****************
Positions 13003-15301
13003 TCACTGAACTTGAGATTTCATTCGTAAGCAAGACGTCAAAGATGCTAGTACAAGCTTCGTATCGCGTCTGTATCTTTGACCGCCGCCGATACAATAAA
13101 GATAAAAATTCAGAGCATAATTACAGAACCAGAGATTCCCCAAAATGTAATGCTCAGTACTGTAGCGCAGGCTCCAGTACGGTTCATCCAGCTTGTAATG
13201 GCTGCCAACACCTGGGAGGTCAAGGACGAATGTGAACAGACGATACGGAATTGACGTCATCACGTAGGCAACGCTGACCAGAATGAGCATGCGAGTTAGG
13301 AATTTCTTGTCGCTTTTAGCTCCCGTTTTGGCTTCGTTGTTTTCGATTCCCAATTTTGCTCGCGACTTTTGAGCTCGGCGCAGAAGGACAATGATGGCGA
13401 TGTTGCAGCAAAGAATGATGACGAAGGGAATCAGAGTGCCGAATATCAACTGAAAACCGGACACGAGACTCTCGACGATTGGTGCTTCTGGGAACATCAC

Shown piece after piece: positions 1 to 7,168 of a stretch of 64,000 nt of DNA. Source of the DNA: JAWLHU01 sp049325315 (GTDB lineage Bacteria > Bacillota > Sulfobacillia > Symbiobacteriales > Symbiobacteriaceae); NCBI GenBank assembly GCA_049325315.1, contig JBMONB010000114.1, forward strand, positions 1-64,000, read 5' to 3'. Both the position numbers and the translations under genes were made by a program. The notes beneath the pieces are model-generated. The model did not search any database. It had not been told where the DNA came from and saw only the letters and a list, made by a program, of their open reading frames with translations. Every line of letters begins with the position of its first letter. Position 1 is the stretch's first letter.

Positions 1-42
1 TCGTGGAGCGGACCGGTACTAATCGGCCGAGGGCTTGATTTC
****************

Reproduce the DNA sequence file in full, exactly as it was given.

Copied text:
Positions 13003-15301
13003 TCACTGAACTTGAGATTTCATTCGTAAGCAAGACGTCAAAGATGCTAGTACAAGCTTCGTATCGCGTCTGTATCTTTGACCGCCGCCGATACAATAAA
13101 GATAAAAATTCAGAGCATAATTACAGAACCAGAGATTCCCCAAAATGTAATGCTCAGTACTGTAGCGCAGGCTCCAGTACGGTTCATCCAGCTTGTAATG
13201 GCTGCCAACACCTGGGAGGTCAAGGACGAATGTGAACAGACGATACGGAATTGACGTCATCACGTAGGCAACGCTGACCAGAATGAGCATGCGAGTTAGG
13301 AATTTCTTGTCGCTTTTAGCTCCCGTTTTGGCTTCGTTGTTTTCGATTCCCAATTTTGCTCGCGACTTTTGAGCTCGGCGCAGAAGGACAATGATGGCGA
13401 TGTTGCAGCAAAGAATGATGACGAAGGGAATCAGAGTGCCGAATATCAACTGAAAACCGGACACGAGACTCTCGACGATTGGTGCTTCTGGGAACATCAC

Shown piece after piece: positions 1 to 7,168 of a stretch of 64,000 nt of DNA. Source of the DNA: JAWLHU01 sp049325315 (GTDB lineage Bacteria > Bacillota > Sulfobacillia > Symbiobacteriales > Symbiobacteriaceae); NCBI GenBank assembly GCA_049325315.1, contig JBMONB010000114.1, forward strand, positions 1-64,000, read 5' to 3'. Both the position numbers and the translations under genes were made by a program. The notes beneath the pieces are model-generated. The model did not search any database. It had not been told where the DNA came from and saw only the letters and a list, made by a program, of their open reading frames with translations. Every line of letters begins with the position of its first letter. Position 1 is the stretch's first letter.

Positions 1-42
1 TCGTGGAGCGGACCGGTACTAATCGGCCGAGGGCTTGATTTC